Fishing guides, charter boats back to work

As COVID-19 restrictions ease, guides and charter captains are eager to get customers out fishing.

Three charter fishing boats sit at their docks in the Minnesota Slip Tuesday. (Steve Kuchera /

They will be carrying fewer people out on the lakes, but fishing guides and charter boats are now legally allowed back on Minnesota waters under the state’s gradually relaxing COVID-19 restrictions.

That’s good news for the Duluth's fleet of charter boats, despite the reduced passenger load and even though they will likely have to reduce their rates. Minnesota guides got the state’s go-ahead on Monday; Wisconsin’s got their OK last week when the state’s stay-at-home rules were struck down in court .

Peter Dahl, owner of Happy Hooker Charters in Duluth, said his company has moved three boats into their summer berths in Minnesota Slip and is ready for business. He said Minnesota rules appear to allow him to bring only two customers at a time. In Wisconsin, up to six passengers, the usual limit, are allowed.

“We’re already getting some bookings, but now the weather (east winds) has us down,’’ Dahl said. “Being limited to two isn’t great. But we just want to get some business coming in.”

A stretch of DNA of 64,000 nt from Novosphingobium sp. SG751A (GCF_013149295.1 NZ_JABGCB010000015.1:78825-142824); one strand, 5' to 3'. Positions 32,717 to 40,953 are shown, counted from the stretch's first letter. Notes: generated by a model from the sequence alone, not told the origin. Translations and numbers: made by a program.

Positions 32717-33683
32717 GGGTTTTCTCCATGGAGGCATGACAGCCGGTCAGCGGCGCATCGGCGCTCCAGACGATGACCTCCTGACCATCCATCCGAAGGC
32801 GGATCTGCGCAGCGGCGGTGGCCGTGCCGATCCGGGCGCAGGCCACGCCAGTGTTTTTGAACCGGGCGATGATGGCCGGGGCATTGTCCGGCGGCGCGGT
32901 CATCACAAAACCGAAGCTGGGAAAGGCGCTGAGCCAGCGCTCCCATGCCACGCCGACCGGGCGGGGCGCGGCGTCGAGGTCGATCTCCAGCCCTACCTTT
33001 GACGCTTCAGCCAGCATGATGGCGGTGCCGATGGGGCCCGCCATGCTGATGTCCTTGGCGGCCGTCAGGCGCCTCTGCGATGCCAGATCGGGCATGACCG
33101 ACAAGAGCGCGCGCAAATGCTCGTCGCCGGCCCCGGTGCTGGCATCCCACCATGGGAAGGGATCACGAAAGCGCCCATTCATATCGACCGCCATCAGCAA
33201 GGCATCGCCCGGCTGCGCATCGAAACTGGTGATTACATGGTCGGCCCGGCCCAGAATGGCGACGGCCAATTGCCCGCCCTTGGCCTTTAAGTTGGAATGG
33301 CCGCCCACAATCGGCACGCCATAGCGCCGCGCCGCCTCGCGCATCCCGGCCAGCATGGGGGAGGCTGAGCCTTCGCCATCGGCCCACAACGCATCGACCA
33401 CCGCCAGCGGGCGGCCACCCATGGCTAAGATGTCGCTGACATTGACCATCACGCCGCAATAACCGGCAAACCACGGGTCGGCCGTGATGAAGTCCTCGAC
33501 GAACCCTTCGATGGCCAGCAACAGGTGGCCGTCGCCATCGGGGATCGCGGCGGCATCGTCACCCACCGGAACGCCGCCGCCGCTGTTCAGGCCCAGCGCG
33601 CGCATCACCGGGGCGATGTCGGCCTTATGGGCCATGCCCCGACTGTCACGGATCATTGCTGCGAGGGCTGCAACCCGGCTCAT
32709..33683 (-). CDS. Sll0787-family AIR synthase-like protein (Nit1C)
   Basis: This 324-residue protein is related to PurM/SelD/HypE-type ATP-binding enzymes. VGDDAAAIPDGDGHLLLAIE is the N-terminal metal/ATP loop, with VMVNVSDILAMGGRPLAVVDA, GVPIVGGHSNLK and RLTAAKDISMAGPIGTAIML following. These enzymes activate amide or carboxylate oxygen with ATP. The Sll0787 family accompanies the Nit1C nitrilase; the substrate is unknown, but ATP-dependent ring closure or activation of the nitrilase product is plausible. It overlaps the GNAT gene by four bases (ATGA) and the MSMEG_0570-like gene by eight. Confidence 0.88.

Jeff Sundin, a successful Grand Rapids-area guide, said he’s already booking trips under the new rules: No more than two guests in the boat and extra precautions along the way. For Sundin, that includes customers driving in their own vehicles to the lake; customers have their own bait bucket; all fishing gear is disinfected before each trip; and customers are provided soap and towels to use. He’s also questioning customers, before they arrive, to determine if they have any symptoms.


Sundin says he still hasn’t rebooked all the lost dates from cancellations that occurred during the height of COVID-19 restrictions. He’s still trying to fill 20 trip dates that were canceled.

“The rate of cancels is slowing, but (they are) still occurring,’’ he said.

Sundin said he fully appreciates the risk of spreading COVID-19 as more businesses open.

“I have an elderly mother myself. She’s a stroke victim who has been forced to live with me because the assisted living residence we found for her is under quarantine and will not allow us to move her in,’’ he noted. “Thinking of her protection has heightened my awareness of safety protocols.”

John Myers reports on the outdoors, natural resources and the environment for the Duluth News Tribune. You can reach him at
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